People who regularly attend church often attend special services on Easter Sunday. These may be longer than on other Sundays. In churches, it is generally a festive occasion with an emphasis on the dawn of a new life.

Many people celebrate Easter Sunday by decorating, exchanging or searching for eggs. The eggs may be fresh or boiled eggs laid by chickens or other birds, chocolate eggs or eggs made of other materials. Many children believe that the Easter bunny or rabbit comes to their house or garden to hide eggs. They may search for these eggs or find that the Easter bunny has left them in an obvious place.


Friday, 20 March 2015

March equinox

There are two equinoxes every year – in March and September – when the Sun shines directly on the equator and the length of night and day are nearly equal.



On the equinox, night and day are nearly exactly the same length – 12 hours – all over the world. This is the reason it's called an “equinox”, derived from Latin, meaning "equal night"

The March equinox is also known as the "spring (vernal) equinox" in the northern hemisphere and as the "autumnal (fall) equinox" in the southern hemisphere.The March equinox has long been celebrated as a time of rebirth in the Northern Hemisphere. Many cultures celebrate spring festivals and holidays around the March equinox, like Easter and Passover.

But today will be freaky because the Earth will be under the influence of a solar eclipse and full moon, too. Watch this interesting video:

Wednesday, 11 March 2015

St. Patrick's Day

If you want to understand how English works, it is advisable to learn about English culture. Culture will help you understand expressions. A celebration that takes place in March is St. Patrick’s Day, a global celebration of Irish culture on or around March 17. It particularly remembers St Patrick, one of Ireland’s patron saints, who ministered Christianity in Ireland during the fifth century.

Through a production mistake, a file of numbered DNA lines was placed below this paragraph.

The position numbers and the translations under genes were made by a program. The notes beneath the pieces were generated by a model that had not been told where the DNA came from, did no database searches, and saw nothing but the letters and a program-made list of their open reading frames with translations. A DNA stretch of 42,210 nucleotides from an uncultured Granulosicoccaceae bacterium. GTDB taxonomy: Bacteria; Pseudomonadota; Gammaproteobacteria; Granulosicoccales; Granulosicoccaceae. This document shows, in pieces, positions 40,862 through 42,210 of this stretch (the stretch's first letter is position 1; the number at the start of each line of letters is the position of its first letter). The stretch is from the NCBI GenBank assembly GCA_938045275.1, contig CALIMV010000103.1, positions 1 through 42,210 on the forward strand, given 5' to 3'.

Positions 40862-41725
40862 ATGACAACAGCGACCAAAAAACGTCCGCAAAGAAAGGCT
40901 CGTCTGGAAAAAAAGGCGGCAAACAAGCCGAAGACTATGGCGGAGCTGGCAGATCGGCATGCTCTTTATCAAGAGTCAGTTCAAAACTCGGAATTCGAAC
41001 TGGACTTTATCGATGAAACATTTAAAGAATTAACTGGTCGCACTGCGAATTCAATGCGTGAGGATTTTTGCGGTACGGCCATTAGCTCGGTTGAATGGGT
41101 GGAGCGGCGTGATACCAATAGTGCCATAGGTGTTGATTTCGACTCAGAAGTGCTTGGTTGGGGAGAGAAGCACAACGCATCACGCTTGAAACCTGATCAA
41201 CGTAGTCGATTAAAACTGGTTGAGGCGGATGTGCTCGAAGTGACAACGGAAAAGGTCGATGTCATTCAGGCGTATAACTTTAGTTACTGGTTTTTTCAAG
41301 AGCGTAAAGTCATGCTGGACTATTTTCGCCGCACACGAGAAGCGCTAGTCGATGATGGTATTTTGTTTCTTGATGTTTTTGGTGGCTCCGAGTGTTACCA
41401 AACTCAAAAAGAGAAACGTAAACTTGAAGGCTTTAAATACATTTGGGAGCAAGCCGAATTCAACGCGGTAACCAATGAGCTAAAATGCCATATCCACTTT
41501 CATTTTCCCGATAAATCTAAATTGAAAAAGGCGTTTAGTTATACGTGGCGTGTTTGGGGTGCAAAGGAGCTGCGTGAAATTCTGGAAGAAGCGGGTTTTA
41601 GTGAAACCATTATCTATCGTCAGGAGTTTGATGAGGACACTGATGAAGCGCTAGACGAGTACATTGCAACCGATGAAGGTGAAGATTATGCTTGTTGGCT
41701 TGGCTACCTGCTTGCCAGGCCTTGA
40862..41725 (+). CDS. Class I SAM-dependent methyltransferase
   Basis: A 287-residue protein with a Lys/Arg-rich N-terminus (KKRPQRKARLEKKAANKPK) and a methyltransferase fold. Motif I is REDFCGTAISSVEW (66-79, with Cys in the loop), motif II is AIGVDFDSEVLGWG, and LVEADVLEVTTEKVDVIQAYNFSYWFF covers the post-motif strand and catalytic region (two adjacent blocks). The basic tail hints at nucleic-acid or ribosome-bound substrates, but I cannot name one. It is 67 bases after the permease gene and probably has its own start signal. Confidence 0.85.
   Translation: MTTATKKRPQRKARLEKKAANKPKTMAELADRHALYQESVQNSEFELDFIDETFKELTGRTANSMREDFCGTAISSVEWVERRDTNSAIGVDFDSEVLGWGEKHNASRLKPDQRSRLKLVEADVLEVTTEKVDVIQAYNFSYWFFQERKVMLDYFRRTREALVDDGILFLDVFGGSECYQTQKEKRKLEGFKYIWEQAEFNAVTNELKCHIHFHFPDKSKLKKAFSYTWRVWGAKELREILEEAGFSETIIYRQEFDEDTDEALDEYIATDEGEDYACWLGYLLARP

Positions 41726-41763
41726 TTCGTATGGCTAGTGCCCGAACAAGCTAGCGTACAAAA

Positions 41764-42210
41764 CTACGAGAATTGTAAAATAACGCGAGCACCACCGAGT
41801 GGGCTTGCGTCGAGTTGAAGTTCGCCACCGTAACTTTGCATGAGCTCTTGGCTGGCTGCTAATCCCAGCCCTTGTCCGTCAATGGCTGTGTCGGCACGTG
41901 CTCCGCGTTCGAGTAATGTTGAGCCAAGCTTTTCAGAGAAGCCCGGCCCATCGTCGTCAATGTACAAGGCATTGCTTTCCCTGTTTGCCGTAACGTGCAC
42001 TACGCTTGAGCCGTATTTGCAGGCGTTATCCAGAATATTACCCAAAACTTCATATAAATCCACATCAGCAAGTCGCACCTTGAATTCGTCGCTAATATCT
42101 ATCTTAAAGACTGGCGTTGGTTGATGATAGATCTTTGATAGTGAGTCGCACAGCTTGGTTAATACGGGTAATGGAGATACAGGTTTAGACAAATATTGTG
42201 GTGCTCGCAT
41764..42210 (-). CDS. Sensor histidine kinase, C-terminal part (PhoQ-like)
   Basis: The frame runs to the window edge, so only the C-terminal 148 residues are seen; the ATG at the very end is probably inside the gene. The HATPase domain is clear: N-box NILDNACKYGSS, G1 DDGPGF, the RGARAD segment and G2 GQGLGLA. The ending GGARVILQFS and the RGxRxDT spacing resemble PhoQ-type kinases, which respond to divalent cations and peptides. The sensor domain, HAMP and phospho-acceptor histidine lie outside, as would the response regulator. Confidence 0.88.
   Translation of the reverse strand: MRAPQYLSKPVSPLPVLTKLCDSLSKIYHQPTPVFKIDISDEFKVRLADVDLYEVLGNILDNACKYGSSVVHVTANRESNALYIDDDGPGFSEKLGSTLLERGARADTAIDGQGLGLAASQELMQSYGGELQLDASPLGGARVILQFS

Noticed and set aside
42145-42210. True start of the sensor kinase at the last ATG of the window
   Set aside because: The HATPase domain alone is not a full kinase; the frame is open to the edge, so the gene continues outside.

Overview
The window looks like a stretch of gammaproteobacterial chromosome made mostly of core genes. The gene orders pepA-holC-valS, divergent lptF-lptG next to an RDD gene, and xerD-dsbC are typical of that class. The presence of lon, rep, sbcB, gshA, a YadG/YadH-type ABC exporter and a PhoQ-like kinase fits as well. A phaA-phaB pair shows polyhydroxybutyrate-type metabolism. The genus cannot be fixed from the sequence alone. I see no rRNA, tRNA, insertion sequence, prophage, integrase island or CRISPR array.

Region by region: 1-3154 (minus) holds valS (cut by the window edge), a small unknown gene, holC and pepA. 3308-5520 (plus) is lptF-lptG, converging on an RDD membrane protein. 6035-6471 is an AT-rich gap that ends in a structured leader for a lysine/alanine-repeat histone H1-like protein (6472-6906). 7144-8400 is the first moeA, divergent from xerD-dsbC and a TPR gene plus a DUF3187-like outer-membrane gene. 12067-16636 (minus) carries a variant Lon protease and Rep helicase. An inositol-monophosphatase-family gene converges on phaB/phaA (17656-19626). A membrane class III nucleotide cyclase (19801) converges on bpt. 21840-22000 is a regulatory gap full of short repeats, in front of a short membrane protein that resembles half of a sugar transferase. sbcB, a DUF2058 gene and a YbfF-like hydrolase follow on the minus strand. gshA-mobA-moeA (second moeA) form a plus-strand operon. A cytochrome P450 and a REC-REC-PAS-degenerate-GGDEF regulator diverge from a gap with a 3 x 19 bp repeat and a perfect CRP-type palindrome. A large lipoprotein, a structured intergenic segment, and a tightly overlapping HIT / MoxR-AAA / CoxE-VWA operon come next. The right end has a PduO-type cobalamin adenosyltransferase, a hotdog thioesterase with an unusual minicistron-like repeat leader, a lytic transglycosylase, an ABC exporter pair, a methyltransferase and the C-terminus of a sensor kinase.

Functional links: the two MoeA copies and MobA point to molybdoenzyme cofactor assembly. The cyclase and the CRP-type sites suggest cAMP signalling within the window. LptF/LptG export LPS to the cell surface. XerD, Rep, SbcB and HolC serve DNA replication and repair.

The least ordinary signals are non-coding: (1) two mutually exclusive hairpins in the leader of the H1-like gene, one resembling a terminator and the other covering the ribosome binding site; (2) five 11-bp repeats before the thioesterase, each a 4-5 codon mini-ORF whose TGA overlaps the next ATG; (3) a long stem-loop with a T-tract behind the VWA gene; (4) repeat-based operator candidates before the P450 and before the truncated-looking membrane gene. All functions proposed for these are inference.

Learn some Irish words and phrases. The Irish have their own distinct dialect of the English language, so if you want to sound like a true Paddy on St. Patrick's day, try sprinkling some of these Hiberno-English gems into your conversation:

  • What's the craic? This phrase can be interpreted as either "How's it going?" or "What's going on?" or "What's up?" and is used in non-formal settings. Craic is a very important word in Ireland and can be used to describe your enjoyment of an event or activity, e.g "How was the party?" "Ah sure, it was great craic altogether!" Use "craic" in the correct context and you'll earn major points with the Irish.
  • Grand. Grand is another multi-purpose word in Hiberno-English. It doesn't mean large or impressive, but rather translates as "fine" or "great" depending on the context. "I'm grand" is a perfectly acceptable reply to the question "How are you?" and means the person is doing just fine. If you ask an Irish person "How did the exam go?" and they reply "It was grand" that means it went okay, it wasn't amazing, but it wasn't a disaster either.
  • Eejit. Eejit is basically the Irish word for idiot. If someone does something silly or stupid, you can comment "Ah ya big eejit!" It's not meant to be offensive, rather it's used to make fun of someone in a playful way.
Links to read more about: